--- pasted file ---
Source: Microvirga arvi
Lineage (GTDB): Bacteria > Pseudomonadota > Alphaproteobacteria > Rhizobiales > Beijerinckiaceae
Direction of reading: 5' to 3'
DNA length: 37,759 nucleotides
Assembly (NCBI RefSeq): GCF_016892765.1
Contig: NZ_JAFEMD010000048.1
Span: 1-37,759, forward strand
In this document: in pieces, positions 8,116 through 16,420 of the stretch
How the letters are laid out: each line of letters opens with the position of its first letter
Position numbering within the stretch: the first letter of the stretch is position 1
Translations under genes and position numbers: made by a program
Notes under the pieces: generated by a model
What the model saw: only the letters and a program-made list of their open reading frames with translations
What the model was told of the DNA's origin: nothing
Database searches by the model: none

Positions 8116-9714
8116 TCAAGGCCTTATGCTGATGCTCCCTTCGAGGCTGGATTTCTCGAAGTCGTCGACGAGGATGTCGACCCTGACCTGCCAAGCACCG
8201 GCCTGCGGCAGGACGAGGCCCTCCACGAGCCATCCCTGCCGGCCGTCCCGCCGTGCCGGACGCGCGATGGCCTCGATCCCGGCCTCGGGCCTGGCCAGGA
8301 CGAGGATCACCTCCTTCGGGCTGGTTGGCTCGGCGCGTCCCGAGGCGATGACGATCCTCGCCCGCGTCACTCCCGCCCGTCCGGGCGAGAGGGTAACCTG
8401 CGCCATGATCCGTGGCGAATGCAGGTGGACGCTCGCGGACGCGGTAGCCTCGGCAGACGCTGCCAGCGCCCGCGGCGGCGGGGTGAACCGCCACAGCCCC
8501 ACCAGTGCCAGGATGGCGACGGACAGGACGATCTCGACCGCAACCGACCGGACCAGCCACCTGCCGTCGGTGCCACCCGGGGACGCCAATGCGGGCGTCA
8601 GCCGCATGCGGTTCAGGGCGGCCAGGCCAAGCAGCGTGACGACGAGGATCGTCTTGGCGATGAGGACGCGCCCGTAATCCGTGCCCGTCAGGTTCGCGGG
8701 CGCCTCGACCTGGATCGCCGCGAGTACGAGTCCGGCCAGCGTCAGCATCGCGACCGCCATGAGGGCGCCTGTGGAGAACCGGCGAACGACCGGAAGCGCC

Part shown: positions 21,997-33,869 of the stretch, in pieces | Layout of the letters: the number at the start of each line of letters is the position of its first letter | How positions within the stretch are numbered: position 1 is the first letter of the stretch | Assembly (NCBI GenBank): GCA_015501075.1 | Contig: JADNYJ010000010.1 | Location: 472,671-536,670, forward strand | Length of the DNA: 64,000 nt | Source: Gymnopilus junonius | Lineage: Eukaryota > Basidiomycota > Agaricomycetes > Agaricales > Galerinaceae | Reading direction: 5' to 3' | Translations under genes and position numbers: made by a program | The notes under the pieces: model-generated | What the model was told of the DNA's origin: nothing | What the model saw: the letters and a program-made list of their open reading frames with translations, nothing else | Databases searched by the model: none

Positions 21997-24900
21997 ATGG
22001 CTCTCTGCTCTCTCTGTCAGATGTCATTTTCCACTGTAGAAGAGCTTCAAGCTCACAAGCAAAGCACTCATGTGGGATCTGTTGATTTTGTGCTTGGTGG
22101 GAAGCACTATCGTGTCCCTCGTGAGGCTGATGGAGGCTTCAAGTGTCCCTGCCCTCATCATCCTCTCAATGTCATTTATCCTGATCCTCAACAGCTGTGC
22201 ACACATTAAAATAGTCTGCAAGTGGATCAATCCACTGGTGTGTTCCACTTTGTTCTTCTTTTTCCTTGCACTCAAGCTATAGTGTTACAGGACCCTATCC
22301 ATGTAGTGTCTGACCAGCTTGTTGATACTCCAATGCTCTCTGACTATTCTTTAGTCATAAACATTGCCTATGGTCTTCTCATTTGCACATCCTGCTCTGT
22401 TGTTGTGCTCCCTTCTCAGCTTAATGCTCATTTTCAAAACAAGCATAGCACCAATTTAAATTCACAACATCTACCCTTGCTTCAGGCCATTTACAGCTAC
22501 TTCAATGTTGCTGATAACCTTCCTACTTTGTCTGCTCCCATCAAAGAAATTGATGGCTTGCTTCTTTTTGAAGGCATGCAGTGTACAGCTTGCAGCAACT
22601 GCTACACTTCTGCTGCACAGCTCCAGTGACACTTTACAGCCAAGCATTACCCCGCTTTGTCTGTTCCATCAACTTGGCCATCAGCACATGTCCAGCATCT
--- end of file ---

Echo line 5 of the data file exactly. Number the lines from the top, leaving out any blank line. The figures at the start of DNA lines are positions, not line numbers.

Assembly (NCBI RefSeq): GCF_016892765.1